Is Rupert Matthews 'as mad as a box of snakes'?
Setting aside for the moment that His Grace thought the madness simile was made with comparative appeals to a hatter, the march hare or a box of frogs, it would appear that Conservative Campaign Headquarters (ie Baroness Warsi) is intent on making windows into men's UFO portals.
Essentially, Roger Helmer MEP (right) wishes to retire, which would usually leave Rupert Matthews (left) to succeed him, since Mr Matthews is next on the regional list system used in elections to the European Parliament. Those elections took place in 2008, when Mr Matthews was an approved candidate of the Conservative Party. Now, however, it appears that Mr Matthews has been unapproved, despite the Party affirming him for that election, and despite Mr Matthews having garnered sufficient support from the millions who voted Conservative.
On the Daily Mail's RightMinds, Simon Richards thinks there's something of a witch-hunt going on, because Mr Matthews is 'a strong Conservative, a man of principle, and, like the overwhelming majority of Conservative Party Members and voters, a convinced Eurosceptic. He also happens - horror of horrors - to be white, middle-aged, grammar school educated and a Christian'.
According to Michael Crick, Mr Matthews has some unconventional beliefs in the paranormal (UFOs, poltergeist, etc), and his company has published material challenging political correctness (featuring gollywogs). According to one (conveniently) unidentified MP, Mr Matthews is 'as mad as a box of snakes', though THIS LIST of published books suggests they are targeted at non-specialists and are of the 'easy-to-read' genre. People who buy such books are often interested in ancient mysteries and stories of ghosts and UFOs, as well as interesting bits of history, snippets of science and accounts of natural disasters.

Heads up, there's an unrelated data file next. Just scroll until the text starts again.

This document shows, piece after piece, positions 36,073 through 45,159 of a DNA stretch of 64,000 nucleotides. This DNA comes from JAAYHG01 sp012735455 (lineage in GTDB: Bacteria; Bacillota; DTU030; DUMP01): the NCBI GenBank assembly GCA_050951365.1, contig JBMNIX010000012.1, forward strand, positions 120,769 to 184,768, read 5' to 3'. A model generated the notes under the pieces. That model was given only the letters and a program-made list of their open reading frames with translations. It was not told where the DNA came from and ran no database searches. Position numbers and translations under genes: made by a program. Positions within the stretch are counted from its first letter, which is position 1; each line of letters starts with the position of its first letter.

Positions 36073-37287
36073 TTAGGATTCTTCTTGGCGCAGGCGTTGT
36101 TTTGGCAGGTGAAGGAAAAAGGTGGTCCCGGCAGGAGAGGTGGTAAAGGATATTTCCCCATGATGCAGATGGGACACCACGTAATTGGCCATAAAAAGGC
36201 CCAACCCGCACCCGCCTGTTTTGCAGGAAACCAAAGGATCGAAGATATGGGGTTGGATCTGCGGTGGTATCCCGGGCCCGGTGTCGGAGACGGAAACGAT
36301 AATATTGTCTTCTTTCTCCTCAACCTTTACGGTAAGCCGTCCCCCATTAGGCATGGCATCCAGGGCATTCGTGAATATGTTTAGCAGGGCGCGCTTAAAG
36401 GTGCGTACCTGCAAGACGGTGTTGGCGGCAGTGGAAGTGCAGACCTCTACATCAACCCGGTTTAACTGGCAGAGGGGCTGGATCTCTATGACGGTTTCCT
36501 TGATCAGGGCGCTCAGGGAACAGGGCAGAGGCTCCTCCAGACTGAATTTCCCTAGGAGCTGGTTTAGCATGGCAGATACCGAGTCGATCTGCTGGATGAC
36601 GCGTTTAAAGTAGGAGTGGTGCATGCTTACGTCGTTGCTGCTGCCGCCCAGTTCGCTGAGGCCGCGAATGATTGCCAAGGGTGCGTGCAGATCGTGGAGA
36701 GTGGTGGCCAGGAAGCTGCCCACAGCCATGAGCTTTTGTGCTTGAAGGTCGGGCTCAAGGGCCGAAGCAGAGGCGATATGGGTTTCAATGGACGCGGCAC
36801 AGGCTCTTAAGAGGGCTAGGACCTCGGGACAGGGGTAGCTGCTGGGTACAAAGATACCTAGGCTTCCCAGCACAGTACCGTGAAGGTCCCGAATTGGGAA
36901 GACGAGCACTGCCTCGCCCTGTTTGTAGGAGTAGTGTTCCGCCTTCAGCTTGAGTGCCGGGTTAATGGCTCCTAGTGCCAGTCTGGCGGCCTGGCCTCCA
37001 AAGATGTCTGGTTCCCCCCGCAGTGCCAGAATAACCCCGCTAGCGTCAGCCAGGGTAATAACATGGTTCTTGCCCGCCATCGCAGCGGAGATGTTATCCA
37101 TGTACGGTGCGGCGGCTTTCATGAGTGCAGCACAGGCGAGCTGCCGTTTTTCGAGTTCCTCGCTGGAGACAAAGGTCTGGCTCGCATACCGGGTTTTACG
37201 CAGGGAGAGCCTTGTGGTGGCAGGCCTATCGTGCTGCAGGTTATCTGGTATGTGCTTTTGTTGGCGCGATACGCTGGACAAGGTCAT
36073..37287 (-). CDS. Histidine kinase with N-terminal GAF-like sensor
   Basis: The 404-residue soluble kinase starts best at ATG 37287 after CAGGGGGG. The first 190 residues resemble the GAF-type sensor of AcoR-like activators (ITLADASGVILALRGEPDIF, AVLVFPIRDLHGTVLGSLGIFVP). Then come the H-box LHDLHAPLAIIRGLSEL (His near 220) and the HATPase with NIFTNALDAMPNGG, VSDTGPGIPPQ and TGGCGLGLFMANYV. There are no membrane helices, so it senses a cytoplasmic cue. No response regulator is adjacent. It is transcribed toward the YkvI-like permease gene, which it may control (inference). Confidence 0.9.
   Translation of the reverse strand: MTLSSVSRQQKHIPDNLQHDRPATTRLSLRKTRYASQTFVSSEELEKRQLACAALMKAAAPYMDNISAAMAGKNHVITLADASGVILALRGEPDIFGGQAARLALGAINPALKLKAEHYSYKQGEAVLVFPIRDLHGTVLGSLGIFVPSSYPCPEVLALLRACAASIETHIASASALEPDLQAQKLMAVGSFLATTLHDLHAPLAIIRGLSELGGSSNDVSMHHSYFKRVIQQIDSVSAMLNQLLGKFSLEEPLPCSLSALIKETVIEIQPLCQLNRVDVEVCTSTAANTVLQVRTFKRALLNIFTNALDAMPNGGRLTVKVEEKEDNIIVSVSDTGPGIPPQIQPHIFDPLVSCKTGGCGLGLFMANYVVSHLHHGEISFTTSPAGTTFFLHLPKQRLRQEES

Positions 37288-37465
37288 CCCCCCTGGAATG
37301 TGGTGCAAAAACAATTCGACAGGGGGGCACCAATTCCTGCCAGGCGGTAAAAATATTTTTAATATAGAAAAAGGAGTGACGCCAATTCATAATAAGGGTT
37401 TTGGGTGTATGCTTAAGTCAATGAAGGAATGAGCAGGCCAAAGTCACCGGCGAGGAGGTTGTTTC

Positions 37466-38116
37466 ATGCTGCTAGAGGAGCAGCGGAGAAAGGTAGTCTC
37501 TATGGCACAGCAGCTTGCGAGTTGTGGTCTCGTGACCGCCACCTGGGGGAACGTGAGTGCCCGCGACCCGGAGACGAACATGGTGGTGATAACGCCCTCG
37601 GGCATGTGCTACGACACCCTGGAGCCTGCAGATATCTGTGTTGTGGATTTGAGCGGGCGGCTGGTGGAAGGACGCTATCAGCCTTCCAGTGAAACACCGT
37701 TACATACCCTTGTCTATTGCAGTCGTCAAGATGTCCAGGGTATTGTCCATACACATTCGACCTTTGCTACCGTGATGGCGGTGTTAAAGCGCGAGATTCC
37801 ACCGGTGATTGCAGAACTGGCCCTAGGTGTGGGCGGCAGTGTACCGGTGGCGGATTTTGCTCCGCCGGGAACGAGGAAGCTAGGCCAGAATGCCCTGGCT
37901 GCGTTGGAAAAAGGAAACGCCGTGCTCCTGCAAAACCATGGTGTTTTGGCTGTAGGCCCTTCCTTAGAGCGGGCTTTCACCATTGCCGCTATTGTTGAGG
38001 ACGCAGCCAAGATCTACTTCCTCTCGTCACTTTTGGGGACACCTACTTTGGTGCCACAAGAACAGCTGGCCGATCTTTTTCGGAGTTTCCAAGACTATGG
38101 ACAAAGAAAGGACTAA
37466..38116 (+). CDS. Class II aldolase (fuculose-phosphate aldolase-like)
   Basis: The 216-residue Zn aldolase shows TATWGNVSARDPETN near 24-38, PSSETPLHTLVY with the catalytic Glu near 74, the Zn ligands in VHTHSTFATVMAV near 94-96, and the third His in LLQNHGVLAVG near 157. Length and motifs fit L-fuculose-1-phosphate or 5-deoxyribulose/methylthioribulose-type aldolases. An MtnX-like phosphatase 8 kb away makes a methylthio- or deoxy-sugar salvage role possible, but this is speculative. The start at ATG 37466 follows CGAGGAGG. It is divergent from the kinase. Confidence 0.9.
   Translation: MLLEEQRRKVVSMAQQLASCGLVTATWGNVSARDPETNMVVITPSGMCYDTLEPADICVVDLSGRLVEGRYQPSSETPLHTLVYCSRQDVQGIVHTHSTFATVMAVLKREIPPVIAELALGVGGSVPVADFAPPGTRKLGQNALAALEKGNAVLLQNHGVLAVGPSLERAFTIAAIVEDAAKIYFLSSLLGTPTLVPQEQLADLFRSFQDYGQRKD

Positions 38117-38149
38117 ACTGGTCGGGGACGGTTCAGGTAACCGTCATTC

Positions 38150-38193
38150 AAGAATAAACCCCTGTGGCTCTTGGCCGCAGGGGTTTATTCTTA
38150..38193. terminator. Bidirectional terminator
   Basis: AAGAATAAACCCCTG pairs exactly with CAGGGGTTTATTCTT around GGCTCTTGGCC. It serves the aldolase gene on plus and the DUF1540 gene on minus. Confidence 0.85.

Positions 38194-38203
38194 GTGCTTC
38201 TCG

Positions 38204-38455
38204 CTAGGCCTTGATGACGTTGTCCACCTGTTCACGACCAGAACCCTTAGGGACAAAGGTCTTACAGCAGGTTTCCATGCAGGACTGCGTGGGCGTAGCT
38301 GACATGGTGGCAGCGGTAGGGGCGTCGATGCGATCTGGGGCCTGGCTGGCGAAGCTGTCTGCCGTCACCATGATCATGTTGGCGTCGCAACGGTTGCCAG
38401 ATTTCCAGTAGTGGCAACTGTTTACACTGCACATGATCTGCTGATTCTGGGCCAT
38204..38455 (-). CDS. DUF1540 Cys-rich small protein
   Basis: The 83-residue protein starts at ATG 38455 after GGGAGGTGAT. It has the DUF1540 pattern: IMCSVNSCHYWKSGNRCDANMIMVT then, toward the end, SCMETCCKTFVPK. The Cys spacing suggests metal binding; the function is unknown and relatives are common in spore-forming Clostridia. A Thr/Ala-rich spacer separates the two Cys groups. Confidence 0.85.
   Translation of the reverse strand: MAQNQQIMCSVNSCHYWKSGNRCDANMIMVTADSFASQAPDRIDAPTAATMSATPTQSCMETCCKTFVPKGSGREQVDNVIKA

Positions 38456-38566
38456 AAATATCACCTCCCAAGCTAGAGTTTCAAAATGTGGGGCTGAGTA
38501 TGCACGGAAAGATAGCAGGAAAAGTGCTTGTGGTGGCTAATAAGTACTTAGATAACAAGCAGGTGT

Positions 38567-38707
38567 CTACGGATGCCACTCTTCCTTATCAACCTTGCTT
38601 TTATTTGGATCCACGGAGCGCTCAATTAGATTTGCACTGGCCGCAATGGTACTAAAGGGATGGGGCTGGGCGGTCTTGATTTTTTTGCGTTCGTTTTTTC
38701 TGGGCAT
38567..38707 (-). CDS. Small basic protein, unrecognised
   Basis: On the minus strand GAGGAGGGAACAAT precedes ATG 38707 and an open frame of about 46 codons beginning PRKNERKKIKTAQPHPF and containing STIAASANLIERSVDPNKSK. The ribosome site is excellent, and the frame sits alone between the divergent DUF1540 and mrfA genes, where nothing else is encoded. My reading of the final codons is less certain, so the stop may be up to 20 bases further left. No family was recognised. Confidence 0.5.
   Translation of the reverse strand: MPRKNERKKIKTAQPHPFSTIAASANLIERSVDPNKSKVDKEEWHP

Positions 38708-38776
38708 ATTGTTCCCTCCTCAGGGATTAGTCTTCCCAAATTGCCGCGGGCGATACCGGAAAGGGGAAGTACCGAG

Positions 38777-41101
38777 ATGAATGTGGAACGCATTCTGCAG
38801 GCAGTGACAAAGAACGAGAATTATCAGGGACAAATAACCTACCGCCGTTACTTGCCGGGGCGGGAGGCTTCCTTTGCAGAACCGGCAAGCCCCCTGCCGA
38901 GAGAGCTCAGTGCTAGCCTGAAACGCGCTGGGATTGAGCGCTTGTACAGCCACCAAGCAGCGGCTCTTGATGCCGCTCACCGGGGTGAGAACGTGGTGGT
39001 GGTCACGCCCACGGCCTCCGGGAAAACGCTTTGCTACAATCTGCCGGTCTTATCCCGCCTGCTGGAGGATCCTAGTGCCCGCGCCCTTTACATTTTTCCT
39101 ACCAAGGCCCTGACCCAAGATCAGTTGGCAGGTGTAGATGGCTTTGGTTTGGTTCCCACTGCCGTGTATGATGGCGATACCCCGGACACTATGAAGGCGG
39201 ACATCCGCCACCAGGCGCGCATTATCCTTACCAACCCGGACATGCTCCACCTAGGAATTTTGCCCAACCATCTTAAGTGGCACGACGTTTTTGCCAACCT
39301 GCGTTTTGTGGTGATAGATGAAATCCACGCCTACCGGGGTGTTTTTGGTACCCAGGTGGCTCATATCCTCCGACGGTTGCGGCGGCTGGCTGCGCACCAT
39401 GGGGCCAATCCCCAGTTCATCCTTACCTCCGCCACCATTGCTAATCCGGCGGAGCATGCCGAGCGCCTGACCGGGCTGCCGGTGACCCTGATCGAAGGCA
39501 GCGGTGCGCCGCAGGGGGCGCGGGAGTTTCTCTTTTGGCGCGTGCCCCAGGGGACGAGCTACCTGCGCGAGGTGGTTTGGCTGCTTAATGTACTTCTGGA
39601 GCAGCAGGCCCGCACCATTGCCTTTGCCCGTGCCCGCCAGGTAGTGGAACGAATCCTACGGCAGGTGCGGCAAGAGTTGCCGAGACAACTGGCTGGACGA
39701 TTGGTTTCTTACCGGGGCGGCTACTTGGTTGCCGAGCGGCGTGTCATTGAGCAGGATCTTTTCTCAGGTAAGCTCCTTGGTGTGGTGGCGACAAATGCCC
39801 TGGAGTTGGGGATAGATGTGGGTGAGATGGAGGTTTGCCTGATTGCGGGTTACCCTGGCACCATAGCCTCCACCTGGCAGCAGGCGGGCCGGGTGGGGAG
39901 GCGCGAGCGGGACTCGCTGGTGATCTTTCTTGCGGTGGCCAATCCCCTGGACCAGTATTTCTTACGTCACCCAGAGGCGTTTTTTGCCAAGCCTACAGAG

His Grace does not know Rupert Matthews, but he would like to point out that a publisher is not obliged to agree with either the content or design of every book which is produced and printed under one's aegis. There is nothing in this publication record which merits barring him from office. And His Grace would also like to point out that it would be a dangerous precedent to bar a man from public office because of his alleged beliefs in certain wacky paranormal activity.
After all, Baroness Warsi is reported to believe that some illiterate Arab in the 7th century had a book dictated to him by the Angel Gabriel which was God's final testament for mankind. Others believe that God became a 1st-century Jewish carpenter and rose from the dead. Still others believe they can turn wafers into his flesh and wine into his blood - quite literally - and then consume it cannibalistically. And yet others believe that the head of an elephant can fit squarely onto the shoulders of a man, and the chimera can live and breathe in contravention of all the known laws of biological science.
Perhaps Baroness Warsi might like to produce a convenient list of which privately-held beliefs are permissible and which are prohibited before one may be an approved candidate for the Conservative Party. His Grace has long suspected the existence of an unofficial Conservative Test Act.